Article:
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Judge rules against Jehovah's Witnesses over care proceedings and religious duty of confidentiality

The rights of children outweigh those of confidentiality when disclosures of information about allegations of abuse are made to ministers of religion, the High Court has ruled.

Jehovah's Witnesses elders - the equivalent of ministers - failed in their challenge to an order to disclose information to a council about allegations of sexual abuse made about a father who was a member of their congregation.

Mrs Justice Lieven rejected the contention that the material was covered by a common law privilege against disclosing information obtained during confession or spiritual counselling.

In Lancashire County Council v E & F [2020] EWHC 182 (Fam) she held that the article 6 and 8 rights of the children outweighed the article 9 rights of the Jehovah’s Witnesses to respect for their religious practices.

Elders A and B had applied to set aside a witness summons issued by HHJ Singleton QC on 29 November 2019.

Lieven J said: “The application raises an important issue about the circumstances in which disclosure can be resisted on grounds of a religious duty of confidentiality, in the context of allegations of child sexual abuse.

“The facts of this case raise very great concern about the safeguarding of children within the Jehovah's Witness community.”

E is a girl aged 12 and F is a boy aged 10. In July 2019 A informed the police that their mother had, in 2016, told elders that their father had sexually abused E.

Police referred the matter to social services and the father was arrested but released on police bail, and the children were later placed with foster parents.

HHJ Singleton ordered Lancashire to file and serve statements from A and B setting out their investigation of the allegations made by E and produce various documents. They refused and HHJ Singleton issued a witness summons.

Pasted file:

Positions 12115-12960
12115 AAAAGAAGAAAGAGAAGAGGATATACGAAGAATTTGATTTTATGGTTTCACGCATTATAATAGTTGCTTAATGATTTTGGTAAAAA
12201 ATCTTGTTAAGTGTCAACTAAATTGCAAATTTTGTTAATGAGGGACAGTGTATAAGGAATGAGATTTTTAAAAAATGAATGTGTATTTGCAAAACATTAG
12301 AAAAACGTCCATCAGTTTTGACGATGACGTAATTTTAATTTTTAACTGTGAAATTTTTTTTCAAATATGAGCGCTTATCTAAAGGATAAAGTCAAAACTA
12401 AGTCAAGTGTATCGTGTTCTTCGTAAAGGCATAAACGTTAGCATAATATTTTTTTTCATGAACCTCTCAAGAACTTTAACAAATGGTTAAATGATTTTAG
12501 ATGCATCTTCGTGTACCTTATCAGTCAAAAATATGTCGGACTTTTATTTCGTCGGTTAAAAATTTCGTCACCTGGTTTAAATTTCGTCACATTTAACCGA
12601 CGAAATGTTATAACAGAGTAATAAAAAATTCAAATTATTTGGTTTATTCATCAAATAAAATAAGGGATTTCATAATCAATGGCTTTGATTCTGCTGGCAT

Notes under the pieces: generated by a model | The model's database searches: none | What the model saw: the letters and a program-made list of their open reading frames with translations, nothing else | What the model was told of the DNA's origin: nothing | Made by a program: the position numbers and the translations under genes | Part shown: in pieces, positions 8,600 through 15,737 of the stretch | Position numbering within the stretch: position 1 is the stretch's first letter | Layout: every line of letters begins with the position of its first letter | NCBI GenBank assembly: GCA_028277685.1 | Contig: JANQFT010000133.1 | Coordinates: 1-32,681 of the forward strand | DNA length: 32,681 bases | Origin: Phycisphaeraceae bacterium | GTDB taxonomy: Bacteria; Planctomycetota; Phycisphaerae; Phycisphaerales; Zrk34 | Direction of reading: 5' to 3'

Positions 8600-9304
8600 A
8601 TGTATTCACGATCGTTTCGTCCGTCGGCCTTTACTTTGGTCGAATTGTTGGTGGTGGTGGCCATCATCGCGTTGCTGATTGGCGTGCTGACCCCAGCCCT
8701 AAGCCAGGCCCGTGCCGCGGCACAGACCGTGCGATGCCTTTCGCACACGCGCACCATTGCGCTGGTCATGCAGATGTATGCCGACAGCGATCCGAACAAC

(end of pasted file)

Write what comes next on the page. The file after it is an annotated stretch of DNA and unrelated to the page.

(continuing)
A and B argued in their challenge to this that they were under a spiritual duty not to disclose confidential religious communications.

But Lieven J rejected this. She said: “There is no evidence that the material sought through the witness summons was in any sense a confession or akin to a confession.

“It appears that the allegation of sexual abuse came to the elders' attention because the mother reported it, not because the father confessed to the elders, or sought spiritual counselling.”

She also held that the material Lancashire sought “does not, on the evidence, amount to ‘spiritual counselling’” and that even if it did the congregation’s own policy said that where a conversation amounts to spiritual counselling but indicates that a child may be at risk of harm, it "will be conveyed to the extent necessary to ensure that the policies and procedures herein expressed shall be properly followed so as to safeguard children”.

The judge said: “There does appear to be a strong suspicion that the congregation's own published guidance…was not followed, not just by A and B, but also by more senior figures in the congregation. From a child safeguarding viewpoint this is deeply troubling, not least because the policy documents are ones which seem to be produced for public consumption but not to be effective to protect children.”

Mark Smulian

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